What economics has lost is it’s robustness. Although economists have as a profession tended to be of the right and free marketers, they have in the past accepted that there is a space in their subject for alternative voices. Unfortunately in the 1980s these alternative voices were suppressed. Their books disappeared from the university curriculum. Now these alternative voices are needed as the government seems to have emptied the basket of free market policy measures and needs an alternative approach to policy making. If only government ministers and their civil servants were familiar with the writings of the non free market minority of economists of the past they would not be short of policy alternatives.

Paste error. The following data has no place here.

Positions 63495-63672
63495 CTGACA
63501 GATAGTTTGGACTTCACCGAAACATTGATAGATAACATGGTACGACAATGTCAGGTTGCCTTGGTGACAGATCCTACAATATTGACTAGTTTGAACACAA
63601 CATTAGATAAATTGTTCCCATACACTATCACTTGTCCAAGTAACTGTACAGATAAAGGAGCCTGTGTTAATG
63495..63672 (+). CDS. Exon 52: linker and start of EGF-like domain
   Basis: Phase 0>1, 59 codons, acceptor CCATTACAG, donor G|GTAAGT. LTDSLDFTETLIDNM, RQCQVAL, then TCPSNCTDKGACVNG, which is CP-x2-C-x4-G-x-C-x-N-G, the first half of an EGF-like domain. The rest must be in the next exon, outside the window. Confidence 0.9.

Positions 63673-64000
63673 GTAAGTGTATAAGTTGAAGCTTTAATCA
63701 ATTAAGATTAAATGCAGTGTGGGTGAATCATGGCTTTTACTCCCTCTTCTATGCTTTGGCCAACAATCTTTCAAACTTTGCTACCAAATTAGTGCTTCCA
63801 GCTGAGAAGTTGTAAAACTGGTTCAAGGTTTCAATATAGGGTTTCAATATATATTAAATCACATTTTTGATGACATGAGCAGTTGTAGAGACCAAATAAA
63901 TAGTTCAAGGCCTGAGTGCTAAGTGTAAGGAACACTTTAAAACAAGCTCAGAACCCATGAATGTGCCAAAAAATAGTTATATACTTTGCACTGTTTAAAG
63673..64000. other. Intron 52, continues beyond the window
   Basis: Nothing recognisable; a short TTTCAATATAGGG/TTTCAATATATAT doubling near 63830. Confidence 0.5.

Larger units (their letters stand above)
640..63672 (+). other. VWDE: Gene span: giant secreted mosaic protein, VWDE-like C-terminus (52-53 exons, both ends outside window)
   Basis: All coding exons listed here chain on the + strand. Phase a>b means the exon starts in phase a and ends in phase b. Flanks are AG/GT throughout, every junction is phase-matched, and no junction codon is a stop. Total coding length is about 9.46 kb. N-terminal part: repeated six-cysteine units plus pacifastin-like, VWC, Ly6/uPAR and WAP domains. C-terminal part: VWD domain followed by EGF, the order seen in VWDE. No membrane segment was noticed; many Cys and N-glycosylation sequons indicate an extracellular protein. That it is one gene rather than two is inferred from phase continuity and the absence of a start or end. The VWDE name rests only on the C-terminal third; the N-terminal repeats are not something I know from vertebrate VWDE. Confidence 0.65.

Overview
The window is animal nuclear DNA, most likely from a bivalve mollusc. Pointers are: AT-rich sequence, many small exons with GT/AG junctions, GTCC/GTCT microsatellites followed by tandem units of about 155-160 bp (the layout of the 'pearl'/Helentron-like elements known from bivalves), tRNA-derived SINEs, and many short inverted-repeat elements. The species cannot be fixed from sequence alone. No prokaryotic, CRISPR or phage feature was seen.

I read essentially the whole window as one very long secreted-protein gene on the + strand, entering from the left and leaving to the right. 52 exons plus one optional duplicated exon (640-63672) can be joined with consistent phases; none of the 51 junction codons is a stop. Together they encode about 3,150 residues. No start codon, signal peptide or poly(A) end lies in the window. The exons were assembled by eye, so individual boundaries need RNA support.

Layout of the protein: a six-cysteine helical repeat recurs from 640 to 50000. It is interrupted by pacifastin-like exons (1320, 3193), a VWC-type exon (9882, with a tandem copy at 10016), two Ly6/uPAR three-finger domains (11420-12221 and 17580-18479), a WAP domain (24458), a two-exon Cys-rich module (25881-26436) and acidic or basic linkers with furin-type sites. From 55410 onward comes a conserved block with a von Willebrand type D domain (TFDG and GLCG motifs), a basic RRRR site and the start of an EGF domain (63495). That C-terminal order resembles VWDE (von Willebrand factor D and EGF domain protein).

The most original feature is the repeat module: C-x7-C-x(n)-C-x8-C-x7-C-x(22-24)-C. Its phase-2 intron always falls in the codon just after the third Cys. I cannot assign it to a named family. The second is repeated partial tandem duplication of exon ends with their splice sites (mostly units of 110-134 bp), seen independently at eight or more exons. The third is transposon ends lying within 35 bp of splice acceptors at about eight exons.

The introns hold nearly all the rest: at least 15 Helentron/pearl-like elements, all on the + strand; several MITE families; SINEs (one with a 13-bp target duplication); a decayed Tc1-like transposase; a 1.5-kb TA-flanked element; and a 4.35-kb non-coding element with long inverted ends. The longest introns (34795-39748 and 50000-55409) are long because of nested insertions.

One such past economist is Michael Polanyi. Michael Polanyi argued that the unregulated free market was the worst possible of economic systems. What he suggested was that the state could be better at second guessing what people wanted, than did the market. In a free market the rich and powerful have undue influence over how the goods and services that the economy produces are distributed amongst the people. Not only could they claim the lions share of the wealth, but they could also deny the majority a fair share of the nations wealth. The health care system in the USA provides an example of his thinking. There the well off can have access to the best health care in the world, but also deny access to adequate health care for the less well off majority. Health care in the USA is run by for profit health care providers. The poor have the most health problems but they are the least able to pay for treatment. Since the provision of health care to the less well off is a loss making service, it is not provided. The poor and less well off instead have to rely upon the health care provided by those hospitals run by charitable institutions. These institutions are poorly funded and cannot provide the best of care. Michael Polanyi would argue that health care is a universal good, as all have a right to good health care only a state run health care service can provide health care for all.